“By her example, her ability to listen, her realisation of her own fallibility and her sense of humour, she has succeeded in leading The Mount towards becoming a happier and more relaxed community. The Arts have blossomed and flourished in her time here, and her enthusiasm and enjoyment in all things domestic reflects itself in the warm welcome girls of all ages give to visitors to the school.”
June Ellis said herself in 1984 of The Mount that, “The religious life of the school is implicit in its being. Many visitors speak of the good atmosphere at The Mount and ask if it is associated with its Quaker foundation; I believe it is, and that we have something very precious in our silence and worship which many people may not recognise until years after they leave, but which others discover as they journey through the school.”
Former pupils have been paying tribute to June Ellis on The Mount’s Old Scholars’ online forum.
“She was an inspirational head teacher and always encouraged you to be the best version of yourself.” – Claudia
“I still remember her smile.” – Julia
“I was in 5th Year when June started at MSY. We started term on a Wednesday. On the following Sunday after Meeting a few of us were identified as inappropriately giggling. I was summoned to her office and well and truly told off. She told me she would always remember me because I was the first pupil she had cause to admonish and discipline in her career at The Mount. I was absolutely delighted with that accolade I have to say! RIP June Ellis. You will always be remembered with great affection.” – Beverley
“My Head, and how wonderful she was. Will be sadly missed.” – Susie
“Sad news. She was Head during my final three years and despite my constantly being in trouble for a wide variety of misdemeanours, I think she always believed in me.” – Sara
“I will always remember how she nodded and said, “Good night,” to every girl after Evening Reading. It was a bit like saying goodnight to a sort of Quaker queen – even though that’s an oxymoron.” – Claire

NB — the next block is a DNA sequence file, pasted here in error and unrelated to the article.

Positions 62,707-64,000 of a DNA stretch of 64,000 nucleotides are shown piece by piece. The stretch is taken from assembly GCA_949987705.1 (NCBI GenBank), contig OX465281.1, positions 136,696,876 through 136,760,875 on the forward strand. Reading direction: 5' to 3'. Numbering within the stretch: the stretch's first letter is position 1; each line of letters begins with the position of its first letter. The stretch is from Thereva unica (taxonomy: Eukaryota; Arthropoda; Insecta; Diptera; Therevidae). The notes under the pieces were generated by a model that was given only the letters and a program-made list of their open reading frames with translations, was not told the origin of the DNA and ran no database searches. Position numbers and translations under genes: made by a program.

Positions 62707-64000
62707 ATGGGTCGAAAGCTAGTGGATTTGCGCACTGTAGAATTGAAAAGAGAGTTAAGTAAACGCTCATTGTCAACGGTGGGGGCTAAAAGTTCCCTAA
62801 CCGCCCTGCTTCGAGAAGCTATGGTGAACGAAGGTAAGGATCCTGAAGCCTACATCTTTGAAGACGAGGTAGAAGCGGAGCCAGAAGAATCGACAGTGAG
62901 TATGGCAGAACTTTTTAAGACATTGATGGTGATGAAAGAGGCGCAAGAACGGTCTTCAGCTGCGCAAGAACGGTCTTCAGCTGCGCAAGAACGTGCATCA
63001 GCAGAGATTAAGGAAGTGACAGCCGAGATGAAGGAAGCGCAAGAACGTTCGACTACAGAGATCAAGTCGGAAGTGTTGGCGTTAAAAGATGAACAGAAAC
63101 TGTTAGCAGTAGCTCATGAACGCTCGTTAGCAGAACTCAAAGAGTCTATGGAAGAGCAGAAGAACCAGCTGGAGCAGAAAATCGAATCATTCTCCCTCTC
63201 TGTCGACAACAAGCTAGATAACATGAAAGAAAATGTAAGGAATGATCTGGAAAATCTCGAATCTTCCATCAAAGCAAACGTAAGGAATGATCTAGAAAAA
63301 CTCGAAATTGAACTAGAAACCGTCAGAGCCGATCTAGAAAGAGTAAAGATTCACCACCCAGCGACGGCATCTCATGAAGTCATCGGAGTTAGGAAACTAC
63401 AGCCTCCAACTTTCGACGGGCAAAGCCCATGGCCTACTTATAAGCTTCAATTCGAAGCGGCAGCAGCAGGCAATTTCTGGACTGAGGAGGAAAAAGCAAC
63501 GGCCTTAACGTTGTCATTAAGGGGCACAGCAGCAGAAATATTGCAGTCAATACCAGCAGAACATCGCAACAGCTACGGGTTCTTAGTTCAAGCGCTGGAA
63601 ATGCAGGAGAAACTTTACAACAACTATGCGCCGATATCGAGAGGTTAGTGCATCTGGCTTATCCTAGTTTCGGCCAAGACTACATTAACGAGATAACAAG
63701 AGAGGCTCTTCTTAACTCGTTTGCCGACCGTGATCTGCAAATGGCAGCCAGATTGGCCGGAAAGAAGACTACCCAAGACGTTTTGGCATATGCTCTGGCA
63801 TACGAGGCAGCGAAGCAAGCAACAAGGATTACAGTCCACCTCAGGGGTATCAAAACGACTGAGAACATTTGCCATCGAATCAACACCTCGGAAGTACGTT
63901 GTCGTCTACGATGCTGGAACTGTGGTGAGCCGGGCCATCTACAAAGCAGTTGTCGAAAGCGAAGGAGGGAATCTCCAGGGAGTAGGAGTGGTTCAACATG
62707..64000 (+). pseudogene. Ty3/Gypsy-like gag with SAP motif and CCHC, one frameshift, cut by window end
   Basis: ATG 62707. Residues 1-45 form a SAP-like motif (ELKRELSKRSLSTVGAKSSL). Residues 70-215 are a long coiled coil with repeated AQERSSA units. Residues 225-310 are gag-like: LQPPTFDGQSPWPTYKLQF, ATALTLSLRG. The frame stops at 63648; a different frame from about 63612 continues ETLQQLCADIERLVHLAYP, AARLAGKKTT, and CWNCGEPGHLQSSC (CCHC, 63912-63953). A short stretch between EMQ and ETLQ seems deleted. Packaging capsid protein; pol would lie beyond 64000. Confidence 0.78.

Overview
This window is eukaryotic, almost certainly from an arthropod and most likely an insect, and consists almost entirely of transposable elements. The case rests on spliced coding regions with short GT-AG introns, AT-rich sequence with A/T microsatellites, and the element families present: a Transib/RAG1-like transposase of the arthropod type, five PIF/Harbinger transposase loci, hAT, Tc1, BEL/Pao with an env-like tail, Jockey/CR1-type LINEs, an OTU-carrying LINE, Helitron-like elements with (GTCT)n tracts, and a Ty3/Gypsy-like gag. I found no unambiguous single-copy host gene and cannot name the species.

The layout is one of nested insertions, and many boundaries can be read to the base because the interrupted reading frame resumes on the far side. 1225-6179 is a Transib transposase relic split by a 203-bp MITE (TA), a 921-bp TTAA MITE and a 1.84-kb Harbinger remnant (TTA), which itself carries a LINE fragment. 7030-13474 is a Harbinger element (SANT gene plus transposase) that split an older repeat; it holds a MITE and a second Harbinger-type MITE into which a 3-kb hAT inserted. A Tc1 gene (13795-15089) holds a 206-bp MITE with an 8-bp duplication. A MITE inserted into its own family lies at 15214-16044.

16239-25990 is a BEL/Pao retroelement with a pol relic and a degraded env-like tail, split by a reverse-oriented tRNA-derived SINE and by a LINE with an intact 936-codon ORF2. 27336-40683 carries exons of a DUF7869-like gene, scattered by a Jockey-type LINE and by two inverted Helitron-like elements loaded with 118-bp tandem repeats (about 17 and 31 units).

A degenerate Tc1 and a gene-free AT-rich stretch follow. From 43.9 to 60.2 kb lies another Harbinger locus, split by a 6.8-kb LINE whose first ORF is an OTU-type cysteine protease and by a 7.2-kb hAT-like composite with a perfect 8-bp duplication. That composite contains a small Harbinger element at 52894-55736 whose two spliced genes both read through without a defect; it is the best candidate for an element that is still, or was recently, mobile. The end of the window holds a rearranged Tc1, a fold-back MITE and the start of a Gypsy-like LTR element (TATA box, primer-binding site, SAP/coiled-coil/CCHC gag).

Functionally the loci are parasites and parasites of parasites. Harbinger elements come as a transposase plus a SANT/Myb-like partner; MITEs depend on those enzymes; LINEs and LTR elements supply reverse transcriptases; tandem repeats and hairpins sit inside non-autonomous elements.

“Sorry to hear that! Sad news.” – Polly
Quotes from June Ellis
We know, with varying degrees of acceptance into awareness, our own weaknesses, and there is a tendency to think that others – who seem, on the surface, to be very sure and confident – do not struggle in the way we do. But many of those who appear to cope and be strong and tireless are indeed very different behind their masks. We are all wounded; we all feel inadequate and ashamed; we all struggle. But this is part of the human condition; it draws us together, helps us to find our connectedness. – June Ellis, 1986
The capacity to listen is something which is greatly needed and is an important part of our education, something which has to be worked at constantly. We so easily fall into a pattern of imagining we know what someone else is going to say to us. Sometimes this is the case, but more often than not we have made up our mind, and received a message which may be completely erroneous and precludes a true understanding. We must have all experienced the circumstances in which a child tries to make himself understood and in which we have prejudged what is his meaning. In that case we never meet. There is one occasion which stands out very clearly in my life when a youngster kept coming up to me and I answered what I thought the question was going to be; at the end of a week she stood resolutely between me and the door clutching a piece of paper asking if she could discontinue my lessons. All that time I had been answering an unasked question and missing the point of contact. This is something which most of us do all too often in one way or another: we have a duty to try to help each other to communicate. We must endeavour to meet each other’s minds and we must attempt to achieve not only sympathy but empathy. – June Ellis, 1981
Among Friends: The Story of The Mount School York by Sarah Sheils, James&James 2007
The Mount School’s Foundation Weekend, The York Press, 15 May 2009
Sibford Old Scholars Association